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A few things I've learned through personal experience might help those of you who will be taking children to visit relatives. Parents who expect their children to be on their best behavior when relatives are present are destined for disappointment and frustration. We can hope for it but we shouldn't expect it.


A Dozen Suggestions

It is a mistake to expect too much from our children. They have never been perfect before but for some reason (the opinion of our families) we want them to be perfect in front of relatives. Travel, lack of sleep, change in eating habits, and stress are not the way to improve a child's behavior or a parent's. For a difficult child, multiply by a factor of 100.

The following advice is offered:

  1. Don't expect perfection from anyone -- children, yourself, or your relatives. Family gatherings are not like the Coke commercials.
  2. Prepare young children in advance. Show them pictures of the family if they don't remember everyone and tell them enough about their relatives for the people to seem real.
  3. Modify expectations concerning the children's behavior. When children are tired and excited, they need help in calming down and coping with frustrations. Their behavior will not be predictable so don't overreact. Don't humiliate the child when he does something shocking (and embarrassing). People with children will understand, those without can't possibly understand, so don't try to explain. No one else will understand parenting a difficult child so wear thick skin.
  4. Respect children. They are not to be exhibited. Please don't ask them to show off. Let them be themselves. Give them permission not to hug or kiss anyone they don't want to embrace. If a child is uncomfortable with a relative, don't force the association. If a relative insists on the child kissing or hugging, step in and protect the child with "Perhaps she needs to get to know you better first."
  5. Don't talk about the child in front of other people if the child is over 12 months of age. Very young children will assume they are the star attraction, demand attention, and quickly become unbearable. Older children will be embarrassed, start sulking, and will quickly become unbearable.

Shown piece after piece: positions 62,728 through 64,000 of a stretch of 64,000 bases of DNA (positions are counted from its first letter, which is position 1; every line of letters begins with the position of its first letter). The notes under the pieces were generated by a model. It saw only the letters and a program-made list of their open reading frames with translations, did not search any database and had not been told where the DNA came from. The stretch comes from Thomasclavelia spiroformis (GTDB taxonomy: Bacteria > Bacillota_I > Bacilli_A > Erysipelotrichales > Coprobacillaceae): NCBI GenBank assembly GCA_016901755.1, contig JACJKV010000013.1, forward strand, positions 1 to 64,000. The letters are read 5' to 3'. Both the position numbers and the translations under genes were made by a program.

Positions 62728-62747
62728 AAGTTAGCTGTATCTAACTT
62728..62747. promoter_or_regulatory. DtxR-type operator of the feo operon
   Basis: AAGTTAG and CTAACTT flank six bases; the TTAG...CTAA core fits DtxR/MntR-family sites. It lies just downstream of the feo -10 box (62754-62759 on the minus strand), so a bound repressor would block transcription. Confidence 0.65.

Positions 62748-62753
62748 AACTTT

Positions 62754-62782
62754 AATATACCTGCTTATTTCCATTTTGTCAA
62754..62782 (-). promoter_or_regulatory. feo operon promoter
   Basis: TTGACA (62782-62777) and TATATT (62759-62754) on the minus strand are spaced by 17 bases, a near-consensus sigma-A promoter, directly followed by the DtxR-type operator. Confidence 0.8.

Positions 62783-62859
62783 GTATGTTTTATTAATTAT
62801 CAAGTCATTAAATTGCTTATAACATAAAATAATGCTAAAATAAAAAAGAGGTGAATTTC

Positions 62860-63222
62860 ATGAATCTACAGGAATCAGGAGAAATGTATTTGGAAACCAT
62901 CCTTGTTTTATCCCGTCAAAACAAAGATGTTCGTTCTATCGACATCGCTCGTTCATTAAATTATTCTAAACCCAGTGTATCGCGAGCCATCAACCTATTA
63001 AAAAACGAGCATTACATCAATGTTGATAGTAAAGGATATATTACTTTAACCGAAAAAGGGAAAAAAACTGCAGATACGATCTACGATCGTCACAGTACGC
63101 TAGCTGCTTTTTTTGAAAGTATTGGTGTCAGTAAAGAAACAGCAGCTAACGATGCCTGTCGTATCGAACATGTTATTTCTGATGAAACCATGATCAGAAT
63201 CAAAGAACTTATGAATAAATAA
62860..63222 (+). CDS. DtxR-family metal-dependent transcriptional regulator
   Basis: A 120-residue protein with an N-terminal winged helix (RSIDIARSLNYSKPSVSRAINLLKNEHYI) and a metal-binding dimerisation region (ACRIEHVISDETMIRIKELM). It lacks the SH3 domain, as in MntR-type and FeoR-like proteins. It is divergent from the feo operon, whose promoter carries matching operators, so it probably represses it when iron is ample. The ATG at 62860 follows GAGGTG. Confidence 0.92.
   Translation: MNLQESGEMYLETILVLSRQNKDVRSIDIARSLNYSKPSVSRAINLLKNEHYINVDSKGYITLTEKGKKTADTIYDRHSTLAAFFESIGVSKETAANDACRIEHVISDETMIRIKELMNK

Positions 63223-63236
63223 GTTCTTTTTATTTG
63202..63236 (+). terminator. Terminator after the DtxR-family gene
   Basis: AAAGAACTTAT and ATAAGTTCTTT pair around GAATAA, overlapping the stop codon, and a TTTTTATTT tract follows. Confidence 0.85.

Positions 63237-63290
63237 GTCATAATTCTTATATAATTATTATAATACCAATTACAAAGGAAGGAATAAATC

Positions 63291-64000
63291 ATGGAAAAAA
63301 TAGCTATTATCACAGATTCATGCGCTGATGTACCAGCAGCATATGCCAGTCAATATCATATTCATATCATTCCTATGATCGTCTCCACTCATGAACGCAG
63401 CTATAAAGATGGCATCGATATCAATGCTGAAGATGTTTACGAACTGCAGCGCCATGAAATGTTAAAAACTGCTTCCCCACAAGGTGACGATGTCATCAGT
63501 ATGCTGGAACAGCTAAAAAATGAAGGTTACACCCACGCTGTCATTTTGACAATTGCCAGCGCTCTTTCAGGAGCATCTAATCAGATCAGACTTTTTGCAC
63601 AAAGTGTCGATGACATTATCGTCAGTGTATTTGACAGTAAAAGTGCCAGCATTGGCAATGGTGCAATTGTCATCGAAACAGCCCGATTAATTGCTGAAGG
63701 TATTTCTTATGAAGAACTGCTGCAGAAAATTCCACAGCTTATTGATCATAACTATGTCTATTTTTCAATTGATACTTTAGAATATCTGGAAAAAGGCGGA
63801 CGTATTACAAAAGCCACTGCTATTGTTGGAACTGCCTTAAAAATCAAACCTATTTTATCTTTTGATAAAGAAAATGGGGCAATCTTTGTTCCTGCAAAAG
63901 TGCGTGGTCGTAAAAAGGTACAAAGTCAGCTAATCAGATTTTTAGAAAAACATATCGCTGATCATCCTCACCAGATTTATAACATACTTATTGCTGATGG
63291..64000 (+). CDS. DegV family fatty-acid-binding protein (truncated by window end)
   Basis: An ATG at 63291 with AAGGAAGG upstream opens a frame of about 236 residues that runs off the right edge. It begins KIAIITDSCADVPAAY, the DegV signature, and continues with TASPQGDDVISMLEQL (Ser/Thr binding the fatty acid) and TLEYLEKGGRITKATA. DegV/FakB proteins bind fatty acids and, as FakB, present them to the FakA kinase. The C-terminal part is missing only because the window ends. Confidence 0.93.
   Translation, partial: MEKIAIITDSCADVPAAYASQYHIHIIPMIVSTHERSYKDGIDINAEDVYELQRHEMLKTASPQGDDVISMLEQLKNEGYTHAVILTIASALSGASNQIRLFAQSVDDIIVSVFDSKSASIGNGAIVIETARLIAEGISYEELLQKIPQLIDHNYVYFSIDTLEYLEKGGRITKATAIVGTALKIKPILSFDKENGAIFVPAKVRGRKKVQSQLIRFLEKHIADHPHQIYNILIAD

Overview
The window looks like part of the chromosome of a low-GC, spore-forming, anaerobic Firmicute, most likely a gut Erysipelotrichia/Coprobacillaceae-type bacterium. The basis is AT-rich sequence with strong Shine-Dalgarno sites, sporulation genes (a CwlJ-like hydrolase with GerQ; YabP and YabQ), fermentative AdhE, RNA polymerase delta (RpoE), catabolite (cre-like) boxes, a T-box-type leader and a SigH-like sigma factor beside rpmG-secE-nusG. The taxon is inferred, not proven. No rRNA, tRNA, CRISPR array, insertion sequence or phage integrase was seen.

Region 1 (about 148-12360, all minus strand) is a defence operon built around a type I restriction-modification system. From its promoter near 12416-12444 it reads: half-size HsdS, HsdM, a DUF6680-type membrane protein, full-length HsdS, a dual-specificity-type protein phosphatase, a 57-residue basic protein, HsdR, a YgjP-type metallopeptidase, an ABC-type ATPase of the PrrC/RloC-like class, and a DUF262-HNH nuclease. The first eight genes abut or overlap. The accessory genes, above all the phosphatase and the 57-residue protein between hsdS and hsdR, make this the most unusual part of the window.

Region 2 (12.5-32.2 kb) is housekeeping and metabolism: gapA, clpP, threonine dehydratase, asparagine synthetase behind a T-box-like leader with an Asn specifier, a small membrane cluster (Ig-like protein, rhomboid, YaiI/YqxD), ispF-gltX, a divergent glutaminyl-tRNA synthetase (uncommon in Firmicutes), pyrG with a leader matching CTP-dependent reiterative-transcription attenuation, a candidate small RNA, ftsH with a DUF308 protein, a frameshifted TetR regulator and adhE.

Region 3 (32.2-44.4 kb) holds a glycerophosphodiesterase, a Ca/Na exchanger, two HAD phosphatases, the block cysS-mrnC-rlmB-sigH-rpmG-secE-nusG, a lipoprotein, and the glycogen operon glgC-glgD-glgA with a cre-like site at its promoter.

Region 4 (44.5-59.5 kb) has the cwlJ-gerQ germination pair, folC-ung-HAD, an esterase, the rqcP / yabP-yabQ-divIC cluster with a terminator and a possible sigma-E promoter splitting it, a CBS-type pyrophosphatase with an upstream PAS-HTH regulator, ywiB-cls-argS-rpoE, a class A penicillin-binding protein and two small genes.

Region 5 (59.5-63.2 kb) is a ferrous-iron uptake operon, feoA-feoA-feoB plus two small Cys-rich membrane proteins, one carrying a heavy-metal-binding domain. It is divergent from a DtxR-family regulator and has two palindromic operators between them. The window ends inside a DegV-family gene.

6. Practice being polite before you get there, not on the spot. Teach the children to say "hello" and answer simple questions (What's your name, how old are you?) but don't expect (or force) them to do it until they are five years of age.

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  8. Relax your standards. Rules and regulations need to be flexible during such times. If the other children are allowed to do it, don't single yours out unless their life is at stake. If the other children are not allowed to do something, your children should follow the same rules.
  9. Discipline with courtesy. If a child must be corrected or stopped, do so quietly without embarrassing the child. An unruly child needs to be removed from the situation, given an opportunity to calm down, provided with some rest time and given some parental attention. Try not to overreact. You don't want to end up more embarrassed than the child.
  10. Take care of your own. Don't try to reform other's children.
  11. Take care of your children's needs. When they feel good, they act better. Try to see that they eat properly, get enough rest (too much attention from relatives can be exhausting), and enough physical exercise. They also need quiet time alone with their parents.
  12. Pay absolutely no attention to what others think of your parenting skills. Family gatherings are no time to prove what a good parent you are. Whether your children are well-behaved that day or act like heathens, nothing you can do or say will change anyone's opinion of the situation. If they care about you, they will support you. If they make ugly, cutting remarks, they don't care about you and their opinion is therefore worthless. If anyone critizes your parenting, offer to let them keep your kids for the remainder of the holidays.
  13. Pay absolutely no attention to what others think of your children. Anyone who needs to compare children has their own problems. What they think is therefore useless. If you are fortunate and receive compliments on your parenting ability or your children's behavior, say "thank you" quickly. Things must be going well for the moment and it probably won't last long.

next: Time is the Gift of Love